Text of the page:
Professor Andrew Lees is awarded "Linköping Neuroscience Award". Lees is referred to as one of the world's leading researchers in Parkinson's disease.

This was the second time the "Linköping Neuroscience Award" was handed out. Neuro research has been a strategic area for Linköping University and Region Östergötland for a couple of years.

Photo credit: Andrew LeesProfessor Lees was named as the world’s most highly cited Parkinson’s disease researcher in 2011, with over 23,000 citations since 1985. He is best known for creating the most widely used criteria for the diagnosis of Parkinson’s disease, and his work led to the use of apomorphine to treat advanced complications of Parkinson’s disease.

He has received numerous prestigious awards including the American Academy of Neurology Movement Disorders Research Award, the German Society of Neurology Dingebauer Prize, the Jay Van Andel Award for Outstanding Research in Parkinson’s Disease, and the Association of British Neurologists Medal.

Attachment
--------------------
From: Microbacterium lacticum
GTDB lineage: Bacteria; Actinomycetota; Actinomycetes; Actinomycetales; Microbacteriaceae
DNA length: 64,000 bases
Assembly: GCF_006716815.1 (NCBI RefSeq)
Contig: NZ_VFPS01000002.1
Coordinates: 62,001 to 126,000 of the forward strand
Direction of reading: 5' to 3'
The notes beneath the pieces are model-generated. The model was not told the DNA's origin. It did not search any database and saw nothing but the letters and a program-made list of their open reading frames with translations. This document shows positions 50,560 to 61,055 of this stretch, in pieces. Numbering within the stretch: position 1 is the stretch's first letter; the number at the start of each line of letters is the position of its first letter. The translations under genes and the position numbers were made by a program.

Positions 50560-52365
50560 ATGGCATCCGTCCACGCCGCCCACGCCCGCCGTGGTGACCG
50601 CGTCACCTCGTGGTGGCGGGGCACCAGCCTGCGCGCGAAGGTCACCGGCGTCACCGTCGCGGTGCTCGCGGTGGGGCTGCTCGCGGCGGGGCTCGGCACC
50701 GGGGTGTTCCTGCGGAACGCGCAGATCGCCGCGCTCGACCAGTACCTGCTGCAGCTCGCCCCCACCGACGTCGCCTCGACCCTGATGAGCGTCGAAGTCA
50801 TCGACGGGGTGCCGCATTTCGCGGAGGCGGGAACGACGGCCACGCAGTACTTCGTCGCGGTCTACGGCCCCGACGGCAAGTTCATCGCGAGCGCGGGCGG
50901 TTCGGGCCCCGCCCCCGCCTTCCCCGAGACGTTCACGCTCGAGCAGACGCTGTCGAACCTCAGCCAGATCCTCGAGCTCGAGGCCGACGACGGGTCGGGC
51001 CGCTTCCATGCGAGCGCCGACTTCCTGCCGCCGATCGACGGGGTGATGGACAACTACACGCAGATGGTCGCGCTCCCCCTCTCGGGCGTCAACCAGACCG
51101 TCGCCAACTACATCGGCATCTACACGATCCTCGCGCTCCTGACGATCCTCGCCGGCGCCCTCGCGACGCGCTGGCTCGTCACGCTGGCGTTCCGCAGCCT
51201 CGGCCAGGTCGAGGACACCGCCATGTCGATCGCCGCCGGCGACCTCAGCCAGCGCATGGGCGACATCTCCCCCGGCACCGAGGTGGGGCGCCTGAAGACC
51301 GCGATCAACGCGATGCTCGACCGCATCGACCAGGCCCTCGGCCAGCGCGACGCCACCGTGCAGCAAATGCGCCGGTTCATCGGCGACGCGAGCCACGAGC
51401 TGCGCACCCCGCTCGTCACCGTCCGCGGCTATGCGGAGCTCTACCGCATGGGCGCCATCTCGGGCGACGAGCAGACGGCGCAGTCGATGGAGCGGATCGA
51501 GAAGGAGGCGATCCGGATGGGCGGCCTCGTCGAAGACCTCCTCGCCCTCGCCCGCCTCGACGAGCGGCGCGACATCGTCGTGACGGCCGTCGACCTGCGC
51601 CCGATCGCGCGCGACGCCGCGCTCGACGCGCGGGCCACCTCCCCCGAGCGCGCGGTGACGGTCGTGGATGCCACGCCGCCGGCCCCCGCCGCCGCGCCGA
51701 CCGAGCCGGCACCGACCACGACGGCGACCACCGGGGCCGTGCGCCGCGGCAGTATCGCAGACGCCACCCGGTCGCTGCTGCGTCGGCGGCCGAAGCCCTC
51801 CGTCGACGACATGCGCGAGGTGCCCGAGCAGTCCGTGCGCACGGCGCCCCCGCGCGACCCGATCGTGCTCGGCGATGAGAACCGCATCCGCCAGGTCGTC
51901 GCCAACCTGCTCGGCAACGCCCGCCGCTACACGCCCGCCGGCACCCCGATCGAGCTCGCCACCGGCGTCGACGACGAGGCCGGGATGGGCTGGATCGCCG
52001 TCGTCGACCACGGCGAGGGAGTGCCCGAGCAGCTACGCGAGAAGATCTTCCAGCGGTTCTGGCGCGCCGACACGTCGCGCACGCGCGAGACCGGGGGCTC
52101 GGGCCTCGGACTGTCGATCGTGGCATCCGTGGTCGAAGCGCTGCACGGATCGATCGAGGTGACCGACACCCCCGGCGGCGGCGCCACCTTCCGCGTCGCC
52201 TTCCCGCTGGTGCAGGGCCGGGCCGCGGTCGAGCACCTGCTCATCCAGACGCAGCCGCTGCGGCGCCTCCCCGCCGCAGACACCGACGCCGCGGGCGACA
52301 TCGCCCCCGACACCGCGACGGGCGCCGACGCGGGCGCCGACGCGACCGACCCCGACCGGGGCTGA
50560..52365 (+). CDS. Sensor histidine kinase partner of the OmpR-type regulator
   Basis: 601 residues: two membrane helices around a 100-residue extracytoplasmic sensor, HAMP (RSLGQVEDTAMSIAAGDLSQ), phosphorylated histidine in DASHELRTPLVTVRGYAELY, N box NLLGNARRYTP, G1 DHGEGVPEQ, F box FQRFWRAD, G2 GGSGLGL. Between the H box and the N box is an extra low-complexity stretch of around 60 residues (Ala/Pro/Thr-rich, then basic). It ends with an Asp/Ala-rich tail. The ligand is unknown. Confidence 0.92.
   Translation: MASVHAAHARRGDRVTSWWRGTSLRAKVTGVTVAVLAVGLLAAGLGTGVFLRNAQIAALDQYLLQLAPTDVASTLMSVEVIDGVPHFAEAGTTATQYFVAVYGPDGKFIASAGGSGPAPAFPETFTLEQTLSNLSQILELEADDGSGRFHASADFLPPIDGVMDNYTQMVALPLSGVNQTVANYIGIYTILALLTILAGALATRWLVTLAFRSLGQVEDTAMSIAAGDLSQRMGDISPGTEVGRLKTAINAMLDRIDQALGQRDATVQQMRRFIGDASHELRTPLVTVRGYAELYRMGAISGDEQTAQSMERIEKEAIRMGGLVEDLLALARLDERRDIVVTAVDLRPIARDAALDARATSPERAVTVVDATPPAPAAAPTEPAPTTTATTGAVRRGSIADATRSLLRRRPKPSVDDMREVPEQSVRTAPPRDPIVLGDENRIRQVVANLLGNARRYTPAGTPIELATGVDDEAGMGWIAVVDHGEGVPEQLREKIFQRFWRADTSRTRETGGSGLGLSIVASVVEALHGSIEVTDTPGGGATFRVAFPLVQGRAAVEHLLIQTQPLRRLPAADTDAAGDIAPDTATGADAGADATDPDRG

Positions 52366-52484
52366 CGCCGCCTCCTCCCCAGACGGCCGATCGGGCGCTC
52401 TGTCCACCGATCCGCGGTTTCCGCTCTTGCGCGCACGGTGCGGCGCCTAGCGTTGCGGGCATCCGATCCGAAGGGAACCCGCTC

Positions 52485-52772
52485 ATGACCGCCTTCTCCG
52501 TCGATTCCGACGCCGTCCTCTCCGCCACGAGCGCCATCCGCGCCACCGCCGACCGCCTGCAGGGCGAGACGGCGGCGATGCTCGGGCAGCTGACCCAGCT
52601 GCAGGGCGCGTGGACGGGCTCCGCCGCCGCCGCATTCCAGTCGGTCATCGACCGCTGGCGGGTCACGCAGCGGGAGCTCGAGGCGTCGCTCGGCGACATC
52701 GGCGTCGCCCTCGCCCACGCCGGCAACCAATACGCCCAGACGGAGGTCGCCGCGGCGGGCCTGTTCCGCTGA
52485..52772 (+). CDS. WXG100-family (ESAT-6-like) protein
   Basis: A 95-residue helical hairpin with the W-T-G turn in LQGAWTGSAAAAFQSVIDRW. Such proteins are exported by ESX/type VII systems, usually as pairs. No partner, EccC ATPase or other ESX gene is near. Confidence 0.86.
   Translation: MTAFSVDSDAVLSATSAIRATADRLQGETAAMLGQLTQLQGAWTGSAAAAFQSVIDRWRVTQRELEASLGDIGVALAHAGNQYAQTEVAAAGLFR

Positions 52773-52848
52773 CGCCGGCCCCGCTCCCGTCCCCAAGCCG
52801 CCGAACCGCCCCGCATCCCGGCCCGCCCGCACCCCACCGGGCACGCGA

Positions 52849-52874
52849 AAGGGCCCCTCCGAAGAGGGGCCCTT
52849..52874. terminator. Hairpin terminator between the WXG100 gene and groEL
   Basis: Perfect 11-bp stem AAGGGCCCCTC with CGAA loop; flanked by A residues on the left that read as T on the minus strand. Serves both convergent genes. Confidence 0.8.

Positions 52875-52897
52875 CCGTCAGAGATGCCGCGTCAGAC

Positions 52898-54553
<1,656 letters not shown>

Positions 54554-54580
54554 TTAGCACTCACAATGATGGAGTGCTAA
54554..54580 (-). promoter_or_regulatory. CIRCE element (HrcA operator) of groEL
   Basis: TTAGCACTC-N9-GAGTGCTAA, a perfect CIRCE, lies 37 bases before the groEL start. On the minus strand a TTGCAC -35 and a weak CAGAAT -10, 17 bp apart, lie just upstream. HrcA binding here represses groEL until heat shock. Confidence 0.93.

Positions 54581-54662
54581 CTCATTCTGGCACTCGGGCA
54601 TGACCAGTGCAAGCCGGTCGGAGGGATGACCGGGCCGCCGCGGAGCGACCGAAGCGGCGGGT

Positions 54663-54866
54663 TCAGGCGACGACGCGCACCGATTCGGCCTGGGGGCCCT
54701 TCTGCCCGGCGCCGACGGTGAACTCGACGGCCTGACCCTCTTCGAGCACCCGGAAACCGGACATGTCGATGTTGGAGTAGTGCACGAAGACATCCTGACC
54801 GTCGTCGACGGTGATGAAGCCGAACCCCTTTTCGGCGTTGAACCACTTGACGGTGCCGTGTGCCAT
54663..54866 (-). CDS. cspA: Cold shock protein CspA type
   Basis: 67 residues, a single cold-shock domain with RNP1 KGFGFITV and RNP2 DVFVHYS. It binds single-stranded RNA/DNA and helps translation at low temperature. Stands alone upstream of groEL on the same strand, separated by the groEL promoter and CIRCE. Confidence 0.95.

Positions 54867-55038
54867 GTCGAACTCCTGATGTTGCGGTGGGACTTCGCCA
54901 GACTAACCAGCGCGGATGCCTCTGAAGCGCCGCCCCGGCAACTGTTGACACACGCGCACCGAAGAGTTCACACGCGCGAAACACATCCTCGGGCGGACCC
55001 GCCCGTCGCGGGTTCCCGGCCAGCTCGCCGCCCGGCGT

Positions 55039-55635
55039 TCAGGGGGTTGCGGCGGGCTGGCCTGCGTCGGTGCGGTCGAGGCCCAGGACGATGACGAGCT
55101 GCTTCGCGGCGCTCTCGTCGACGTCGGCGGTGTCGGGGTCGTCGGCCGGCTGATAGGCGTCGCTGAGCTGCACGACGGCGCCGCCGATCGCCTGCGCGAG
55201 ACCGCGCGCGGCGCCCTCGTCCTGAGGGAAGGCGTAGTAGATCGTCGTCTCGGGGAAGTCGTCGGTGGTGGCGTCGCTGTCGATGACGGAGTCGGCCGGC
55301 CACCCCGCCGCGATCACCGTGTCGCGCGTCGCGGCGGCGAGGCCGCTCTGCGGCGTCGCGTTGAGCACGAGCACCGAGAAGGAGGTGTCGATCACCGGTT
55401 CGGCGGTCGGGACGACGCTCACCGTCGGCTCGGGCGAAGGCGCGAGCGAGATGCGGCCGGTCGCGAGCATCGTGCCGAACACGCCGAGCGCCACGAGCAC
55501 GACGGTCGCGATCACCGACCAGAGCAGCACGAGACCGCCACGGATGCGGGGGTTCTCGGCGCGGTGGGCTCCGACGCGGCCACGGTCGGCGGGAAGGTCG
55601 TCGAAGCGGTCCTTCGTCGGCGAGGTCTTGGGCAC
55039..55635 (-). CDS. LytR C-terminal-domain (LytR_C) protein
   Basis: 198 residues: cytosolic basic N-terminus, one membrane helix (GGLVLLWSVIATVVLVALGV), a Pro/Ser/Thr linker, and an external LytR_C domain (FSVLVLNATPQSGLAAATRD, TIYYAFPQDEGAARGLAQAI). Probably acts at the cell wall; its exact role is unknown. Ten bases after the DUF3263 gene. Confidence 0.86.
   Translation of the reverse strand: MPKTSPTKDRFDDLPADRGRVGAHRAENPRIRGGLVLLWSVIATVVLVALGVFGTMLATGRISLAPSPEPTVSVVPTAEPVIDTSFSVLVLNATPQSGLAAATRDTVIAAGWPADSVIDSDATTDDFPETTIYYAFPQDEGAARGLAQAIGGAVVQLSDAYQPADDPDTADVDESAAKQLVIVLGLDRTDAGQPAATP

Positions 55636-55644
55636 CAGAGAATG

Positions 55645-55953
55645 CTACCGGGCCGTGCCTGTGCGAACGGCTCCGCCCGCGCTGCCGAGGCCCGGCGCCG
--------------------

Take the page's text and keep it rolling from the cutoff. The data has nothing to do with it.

The Reta Lila Weston Institute of Neurological Studies, where Professor Lees served as director from 1998-2012 and currently acts as emeritus director, is focused on neurodegenerative disease research with special emphasis on parkinsonian disorders, hereditary spastic paraplegia, and stroke.  It is a research institute within the UCL Institute of Neurology and carries out collaborative, interdisciplinary research combining clinical, genetic, and cell biology approaches.

– We are very pleased that Andrew Lees wanted to come here. He is one of the most renowned Parkinson researchers in the world. It's a great opportunity to take part of his knowledge, says Anders Blomqvist, director of the Center for systems neurobiology at Linköping University.

In his memoir Mentored by a Madman:  The William Burroughs Experiment (2016), which will be the focus of the Linköping Neuroscience Award Lecture, Professor Lees described how the experiences of author and drug addict William S. Burroughs and the methodology of Arthur Conan Doyle’s fictional detective Sherlock Holmes informed his research and influenced his career.